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4,000 plus miles, one bee sting, one flat tire, one rainstorm, a few chilly mornings, several days of sunsine, a couple days of heavy smoke and a good dose of God’s creation painted in red rock valleys and on high mountain peaks that reached right up and touched heaven.  That’s what I’ve experienced in the past ten days from the back seat of a Harley Davidson Ultra Classic motorcycle.  That trip that I wore myself out getting ready for was well worth the effort.

Every day was filled with a new adventure, a changing landscape, laughter, relaxing, some good semi-philosophical discussions and a lot of just silent reflecting.  I love that part of riding – being able to go for hours withiout saying a word.  Getting the chance to just let things roll around in my mind, pondering, analyzing, testing thoughts.  There is such inspiration in the horizon, such beauty in endless miles of fields awaiting harvest.

Vacations are always good, especially when they get you out of your daily pattern and thrust you into new environments where your senses are stimulated, your brain is engaged and you let go of the demands that pull at you on your non-vacation days.  Jesus fully understood the need to get away.  He did it often when the crowds had worn him down and the diciples were zapping his teaching energy.  He also showed us that a vacation doesn’t have to involve weeks of planning and packing or an extended time period.  Sometimes slipping away to a hillside for a few hours on the spur of the moment can be as refreshing as  a five day cruise.  It’s all in the letting go of where you were and embracing where you’ve gone.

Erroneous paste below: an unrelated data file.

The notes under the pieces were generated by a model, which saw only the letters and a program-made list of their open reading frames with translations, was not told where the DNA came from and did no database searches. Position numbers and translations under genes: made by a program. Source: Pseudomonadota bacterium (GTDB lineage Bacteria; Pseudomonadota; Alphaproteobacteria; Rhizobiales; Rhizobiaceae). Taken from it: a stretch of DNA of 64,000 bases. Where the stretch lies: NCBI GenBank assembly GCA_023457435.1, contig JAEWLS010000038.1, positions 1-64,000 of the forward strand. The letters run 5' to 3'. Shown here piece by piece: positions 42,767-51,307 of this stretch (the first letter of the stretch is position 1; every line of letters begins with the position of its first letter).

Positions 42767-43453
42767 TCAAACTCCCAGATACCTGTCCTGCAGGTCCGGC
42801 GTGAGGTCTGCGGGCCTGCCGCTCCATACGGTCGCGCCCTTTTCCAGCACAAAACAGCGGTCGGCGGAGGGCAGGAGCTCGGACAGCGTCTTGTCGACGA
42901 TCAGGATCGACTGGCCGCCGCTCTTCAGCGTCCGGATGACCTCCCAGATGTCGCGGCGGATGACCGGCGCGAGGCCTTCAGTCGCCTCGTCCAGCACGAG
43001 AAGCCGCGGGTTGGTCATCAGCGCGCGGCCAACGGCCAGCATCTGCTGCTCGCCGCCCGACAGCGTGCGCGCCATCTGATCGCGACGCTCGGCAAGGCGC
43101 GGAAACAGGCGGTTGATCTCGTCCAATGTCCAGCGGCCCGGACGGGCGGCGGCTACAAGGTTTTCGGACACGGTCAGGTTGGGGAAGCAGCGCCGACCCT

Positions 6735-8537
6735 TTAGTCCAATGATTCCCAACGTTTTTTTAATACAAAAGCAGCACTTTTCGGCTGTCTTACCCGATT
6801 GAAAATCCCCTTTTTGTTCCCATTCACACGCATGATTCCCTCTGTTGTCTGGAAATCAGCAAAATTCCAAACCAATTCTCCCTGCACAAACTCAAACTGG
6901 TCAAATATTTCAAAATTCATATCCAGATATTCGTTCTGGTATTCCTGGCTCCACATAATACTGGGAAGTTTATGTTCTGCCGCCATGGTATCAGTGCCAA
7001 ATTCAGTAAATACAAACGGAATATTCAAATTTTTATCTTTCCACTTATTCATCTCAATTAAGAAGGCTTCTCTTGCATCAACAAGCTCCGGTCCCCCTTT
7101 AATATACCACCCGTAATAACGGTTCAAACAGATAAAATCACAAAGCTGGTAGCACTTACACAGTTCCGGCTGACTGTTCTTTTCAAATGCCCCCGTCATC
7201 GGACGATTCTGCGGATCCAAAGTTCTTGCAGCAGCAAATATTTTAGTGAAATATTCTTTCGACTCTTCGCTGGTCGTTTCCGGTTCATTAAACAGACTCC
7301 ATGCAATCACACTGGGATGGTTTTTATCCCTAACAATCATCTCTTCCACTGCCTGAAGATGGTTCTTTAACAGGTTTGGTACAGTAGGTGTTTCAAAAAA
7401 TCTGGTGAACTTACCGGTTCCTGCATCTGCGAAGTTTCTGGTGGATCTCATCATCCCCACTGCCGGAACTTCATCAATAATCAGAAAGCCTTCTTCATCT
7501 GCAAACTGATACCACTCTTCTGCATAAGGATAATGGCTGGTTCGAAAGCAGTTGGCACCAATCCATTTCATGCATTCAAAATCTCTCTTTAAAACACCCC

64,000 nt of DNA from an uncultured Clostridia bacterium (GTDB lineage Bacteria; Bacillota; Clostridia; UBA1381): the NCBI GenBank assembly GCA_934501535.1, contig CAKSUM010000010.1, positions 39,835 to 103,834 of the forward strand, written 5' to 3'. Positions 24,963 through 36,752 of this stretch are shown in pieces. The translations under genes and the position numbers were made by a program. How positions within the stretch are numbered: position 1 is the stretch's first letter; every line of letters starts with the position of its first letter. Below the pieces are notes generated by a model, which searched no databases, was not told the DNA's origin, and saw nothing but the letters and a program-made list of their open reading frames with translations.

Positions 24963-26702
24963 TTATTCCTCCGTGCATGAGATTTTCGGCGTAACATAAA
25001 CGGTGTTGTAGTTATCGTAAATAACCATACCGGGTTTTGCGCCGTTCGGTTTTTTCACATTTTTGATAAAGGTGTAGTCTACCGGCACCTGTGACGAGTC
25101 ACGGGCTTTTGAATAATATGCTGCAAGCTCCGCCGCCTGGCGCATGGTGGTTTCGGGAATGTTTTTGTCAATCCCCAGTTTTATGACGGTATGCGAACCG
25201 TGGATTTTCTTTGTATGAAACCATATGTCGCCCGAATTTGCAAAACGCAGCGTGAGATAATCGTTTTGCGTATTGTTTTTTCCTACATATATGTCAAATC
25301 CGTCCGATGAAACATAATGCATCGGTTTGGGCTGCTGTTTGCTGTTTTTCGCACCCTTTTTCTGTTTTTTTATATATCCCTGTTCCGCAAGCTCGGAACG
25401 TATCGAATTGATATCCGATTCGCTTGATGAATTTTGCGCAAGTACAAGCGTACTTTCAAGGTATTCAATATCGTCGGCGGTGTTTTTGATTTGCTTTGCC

So I embraced the rushing rivers that ran beside the highways.  I embraced the golden Aspen trees quivering in the slight breeze.  I embraced the cloudless skies, the distant mountain ranges, the quaint little towns we passed through.   I let go of meaningful, productive conversations and embraced nonsense comments and silly jokes.  I shook off the presure to perform and took on a bit of laziness.  I had conversations with people I didn’t know.  I read the historcal markers whenever I could.  I tried not to check my email and text messages until the very end of the day so I wouldn’t be drawn back into that other world.

I prayed a lot, listened to God a lot, and did the mind-completely-blank thing for miles upon miles.  It was great!

Now I’m back in the thick of work, church, grandkids, meetings, messages and mayhem.  But I refuse to let go of those hard earned and much treasured days.  When I look in the mirrow, I will see my bright red sunburned nose and remember.  As the fall colors here begin to appear I will flash back to the ones in the Colorado Rockies that took my breath away.  I am going to thumb through my pictures again and again.  I’m going to read back through my journal.  I’m going to continue to be thankful for my husband and my brother in law who planned out and navigated the entire route so all I had to do was sit back and enjoy.  And I’m going to look forward to the next opportunity.

In future posts I will share in more detail about parts of our trip but for right now, I just want to get down in black and white that it did happen.  I want indelible proof of the joy and the freedom and fellowship and the love that flowed throughout the journey, wove together into an adventure and a memory, and is now sitting on the front shelf of my heart’s treasure closet.  God is good.

Give thanks to the LORD, for he is good; his love endures forever. Psalm 118:29